In most democratic countries, there are laws against such forms of hate speech against one of the world’s major religions. Perhaps not in South Korea, but there should be.
Against human rights and conscientious objection
Some persons, when they pass by, cannot resist enter a boutique and buy new clothing. Ms. O cannot resist joining a demonstration for a bad cause. On July 2, 2019, she applauded demonstrations against the National Human Rights Commission of South Korea, noting approvingly that opponents of “heresy” and homosexuality had joined forces. It is clear that Ms. O does not like human rights in general. She wants the Commission “abolished and dismantled.” She believes it protects “Satanic heresy,” which in this case means the Jehovah’s Witnesses.
For many years, South Korea has been criticized by the United Nations for sending to jail the Jehovah’s Witnesses who are conscientious objectors, as their religion forbids them to perform military service. The U.N. noted that almost all democratic countries in the world have passed laws allowing for conscientious objection. Slowly, the situation is being solved also in South Korea.
In this case, Ms. O makes an exception to her familiar mantra of sending people “back home.” Some Jehovah’s Witnesses who are conscientious objectors were indeed sent back home from jail. Ms. O wants them back in jail.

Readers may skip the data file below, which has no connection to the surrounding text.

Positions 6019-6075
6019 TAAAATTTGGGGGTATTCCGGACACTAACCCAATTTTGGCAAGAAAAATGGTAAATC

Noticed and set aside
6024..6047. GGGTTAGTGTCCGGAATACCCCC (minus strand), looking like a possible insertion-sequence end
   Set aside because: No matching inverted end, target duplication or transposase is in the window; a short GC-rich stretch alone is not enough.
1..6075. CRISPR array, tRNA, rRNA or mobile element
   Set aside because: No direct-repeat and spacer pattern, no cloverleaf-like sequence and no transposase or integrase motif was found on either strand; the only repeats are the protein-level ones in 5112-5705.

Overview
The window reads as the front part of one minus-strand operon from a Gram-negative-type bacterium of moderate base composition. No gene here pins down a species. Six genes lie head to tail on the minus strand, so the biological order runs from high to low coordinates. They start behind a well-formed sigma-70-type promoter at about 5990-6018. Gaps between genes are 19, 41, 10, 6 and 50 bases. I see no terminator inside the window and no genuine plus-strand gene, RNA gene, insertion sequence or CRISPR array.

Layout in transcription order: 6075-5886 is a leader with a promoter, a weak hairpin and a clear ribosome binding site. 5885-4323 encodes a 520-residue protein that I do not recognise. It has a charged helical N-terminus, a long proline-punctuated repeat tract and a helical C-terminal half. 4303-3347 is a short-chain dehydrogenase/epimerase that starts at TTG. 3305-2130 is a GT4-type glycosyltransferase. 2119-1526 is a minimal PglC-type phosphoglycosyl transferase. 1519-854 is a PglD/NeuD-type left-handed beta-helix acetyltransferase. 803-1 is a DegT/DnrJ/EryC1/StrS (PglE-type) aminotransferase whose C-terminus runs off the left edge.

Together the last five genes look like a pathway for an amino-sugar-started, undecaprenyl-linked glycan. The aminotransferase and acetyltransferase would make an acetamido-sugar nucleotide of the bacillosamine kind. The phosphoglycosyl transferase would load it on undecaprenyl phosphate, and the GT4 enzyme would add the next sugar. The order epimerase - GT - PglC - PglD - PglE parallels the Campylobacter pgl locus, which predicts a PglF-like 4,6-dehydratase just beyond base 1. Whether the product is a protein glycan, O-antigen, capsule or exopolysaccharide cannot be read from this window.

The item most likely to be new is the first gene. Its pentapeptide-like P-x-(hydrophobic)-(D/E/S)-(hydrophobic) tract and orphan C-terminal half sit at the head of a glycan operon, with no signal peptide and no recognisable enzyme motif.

The National Human Rights Commission, Ms. O argues, should be dismantled also because it promotes “anti-discrimination” policies that protect “homosexuals.” She doesn’t like “anti-discrimination,” and suggests to treat homosexuality as a “social disorder.” Religions have different positions about homosexuality, and calmly expressing them is also protected by religious liberty. The problem, however, is that organizations of the kind Ms. O endorses have been consistently accused in Korea to help their parents kidnap young homosexuals in the streets and subject them to forced therapies and indoctrination aimed at changing their sexual orientation. Kidnapped in the streets… just like the “heretics”! Ms. O wants them to “come home” too.
In an article justifying her position on homosexuals, Ms. O argues that we are not free to build our culture as we please. We should only be allowed to “build up the history and culture of humankind as God intended.” The problem is that we are asked to believe that only Ms. O knows what God intended for us. As the authorized spokesperson for God, she feels free to promote bigotry and offend all minorities.
In the West, Story of O is remembered as the title of the mother of all pornographic novels, written in 1954 by Anne Cécile Desclos (1907–1998) under the pen name of Pauline Réage. What the Korean Ms. O does is spiritual pornography, the promotion of the hate of fellow human beings—and of those who are most vulnerable, such as refugees—under the mask of a primitive, racist theology. Hate speech is not free speech. It is great time it should be stopped in South Korea.